Mounds of sand sit beneath a row of pile drivers on Dadeng Island, where the Chinese city of Xiamen ( 廈門 ) is building a new airport on reclaimed land.

Syril Hung sighs, awestruck. The retired editor is looking through binoculars from Kinmen, a nearby island that belongs to Taiwan. On a clear day like this, sand-dredging barges can be seen working non-stop in the 2km stretch of water separating the two. “My heart is heavy,” he says. “It feels like they are getting closer and closer. This is the sadness of living next to a big country.”

For decades, Kinmen has grappled with being the part of Taiwan closest to mainland China; nearer than it is to Taiwan. It is a 30-minute ferry ride from the mainland, but an hour’s flight from Taipei.

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Kinmen, all of 153 sq km, has long been on the front line of cross-strait tensions that this week led to Taipei scrambling jets and navy vessels to monitor a Chinese aircraft carrier group in the Taiwan Strait.

It bore the brunt of bloody battles in October 1949 when the Nationalist Kuomintang (KMT) soldiers based in Taiwan beat back the Communist People’s Liberation Army, keeping the island in KMT hands.

In later years, it was a military base where Taiwanese leader Chiang Kai-shek stationed much of his army to retake the mainland. Kinmen suffered numerous small incursions, 20 years of shelling by the mainland, and decades of direct military rule (1949-1992) from Taiwan. During a six-week artillery barrage in 1958, 500,000 rounds of mortar rained down on its tiny landmass.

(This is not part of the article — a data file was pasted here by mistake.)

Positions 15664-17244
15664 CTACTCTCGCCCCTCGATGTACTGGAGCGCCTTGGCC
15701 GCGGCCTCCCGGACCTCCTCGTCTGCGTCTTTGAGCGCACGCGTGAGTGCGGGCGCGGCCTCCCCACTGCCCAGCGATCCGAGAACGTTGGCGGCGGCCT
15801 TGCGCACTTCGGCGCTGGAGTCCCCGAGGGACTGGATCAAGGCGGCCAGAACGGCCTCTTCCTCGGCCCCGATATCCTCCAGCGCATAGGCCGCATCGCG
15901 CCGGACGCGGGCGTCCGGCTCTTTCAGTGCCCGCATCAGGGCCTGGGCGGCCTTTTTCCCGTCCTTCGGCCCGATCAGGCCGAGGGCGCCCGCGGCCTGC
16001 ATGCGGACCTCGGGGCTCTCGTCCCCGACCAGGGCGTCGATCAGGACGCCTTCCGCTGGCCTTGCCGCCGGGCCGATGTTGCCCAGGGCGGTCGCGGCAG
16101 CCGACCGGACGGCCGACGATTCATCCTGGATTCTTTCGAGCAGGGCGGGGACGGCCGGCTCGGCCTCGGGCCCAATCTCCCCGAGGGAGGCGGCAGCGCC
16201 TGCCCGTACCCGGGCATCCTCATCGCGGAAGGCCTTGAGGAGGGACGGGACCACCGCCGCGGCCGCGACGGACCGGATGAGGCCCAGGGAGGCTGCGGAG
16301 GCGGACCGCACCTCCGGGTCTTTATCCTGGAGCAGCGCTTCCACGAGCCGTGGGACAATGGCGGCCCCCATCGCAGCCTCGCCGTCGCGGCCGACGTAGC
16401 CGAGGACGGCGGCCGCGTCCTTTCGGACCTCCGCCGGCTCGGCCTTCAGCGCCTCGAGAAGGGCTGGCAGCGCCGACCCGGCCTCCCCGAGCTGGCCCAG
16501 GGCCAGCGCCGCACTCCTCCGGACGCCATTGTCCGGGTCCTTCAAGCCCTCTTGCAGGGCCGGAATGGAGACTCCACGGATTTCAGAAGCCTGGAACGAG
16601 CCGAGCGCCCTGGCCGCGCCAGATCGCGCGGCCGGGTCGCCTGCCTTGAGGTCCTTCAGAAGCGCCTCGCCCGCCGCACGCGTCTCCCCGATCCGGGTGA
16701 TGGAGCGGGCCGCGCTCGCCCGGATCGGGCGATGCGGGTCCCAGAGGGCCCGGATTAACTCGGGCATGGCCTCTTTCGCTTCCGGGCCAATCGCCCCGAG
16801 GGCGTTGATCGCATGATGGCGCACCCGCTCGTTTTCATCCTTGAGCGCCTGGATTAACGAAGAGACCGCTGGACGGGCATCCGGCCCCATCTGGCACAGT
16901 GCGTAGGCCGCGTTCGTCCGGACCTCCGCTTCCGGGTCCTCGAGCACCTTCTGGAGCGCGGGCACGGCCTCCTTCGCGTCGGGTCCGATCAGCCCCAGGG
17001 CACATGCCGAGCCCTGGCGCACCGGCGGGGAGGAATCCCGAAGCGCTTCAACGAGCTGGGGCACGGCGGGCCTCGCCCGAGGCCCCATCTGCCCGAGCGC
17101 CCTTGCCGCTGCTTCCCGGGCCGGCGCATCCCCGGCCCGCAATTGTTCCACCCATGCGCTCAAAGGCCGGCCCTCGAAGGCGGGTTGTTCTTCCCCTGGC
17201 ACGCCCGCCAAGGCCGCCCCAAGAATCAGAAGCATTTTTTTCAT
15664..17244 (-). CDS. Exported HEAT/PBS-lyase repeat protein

At the height of the cold war, it was seen as a front line. The United States moved its warships into the Taiwan Strait in 1950 to prevent the Communists from invading. Over the past decade, however, relations have relaxed, with ferries plying the strip between Kinmen and Xiamen every half hour. In an unspoken arrangement to keep those waters calm, ferries from each side lower their flags at the halfway mark.

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But proximity continues to create discomforts. Mainland China is so close its smog blows over to Kinmen, which has almost no industry but now experiences grey skies and poor air. On bad days, Kinmen residents complain about pollution and the influx of mainland tourists who have become a key driver of the local economy. Other residents yearn for more tourists, investment, and the completion of a long-discussed bridge linking Kinmen to the mainland.

Locals and politicians speak of the sacrifices Kinmen has had to endure because of its role as the front line, missing out on the decades of development that much of the rest of Taiwan experienced.

Kinmen islanders tend to be less Beijing-sceptic than people on the island of Taiwan 160km away. Locals see the looming presence of mainland China on their shores, and even under the recently elected pro-independence Democratic Progressive Party, there is little to hold back ever-closer ties. Kinmen has evolved from being a military frontline to being a test site for cross-strait political experiments. It is where Mainland-Taiwan postal and transport connections were first offered and now there’s an annual swim across the strait over which bombs were once lobbed. Kinmen is to get water piped from Fujian ( 福建 ) province soon.

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But traces of tension are never far from the surface. There is a maze of tunnels for villagers to hide in during air raids and, while the presence of Taiwanese soldiers has dropped from 100,000 in the 1950s to 3,000 now, old military vehicles, bunkers, forts, and shells litter the island, evoking a time and tension past. At low tide on the northwest coast where some of the worst battles took place in 1949, barnacle-covered iron spikes pierce the sand, placed there to deter “water ghost” commandos from mainland China. But whether at low or high tide, on the horizon Xiamen’s growing skyline is in clear sight.

As a fishermen tugs at his nets early one morning, a ferry speeds past behind him, heading towards the shimmering skyscrapers on the other side.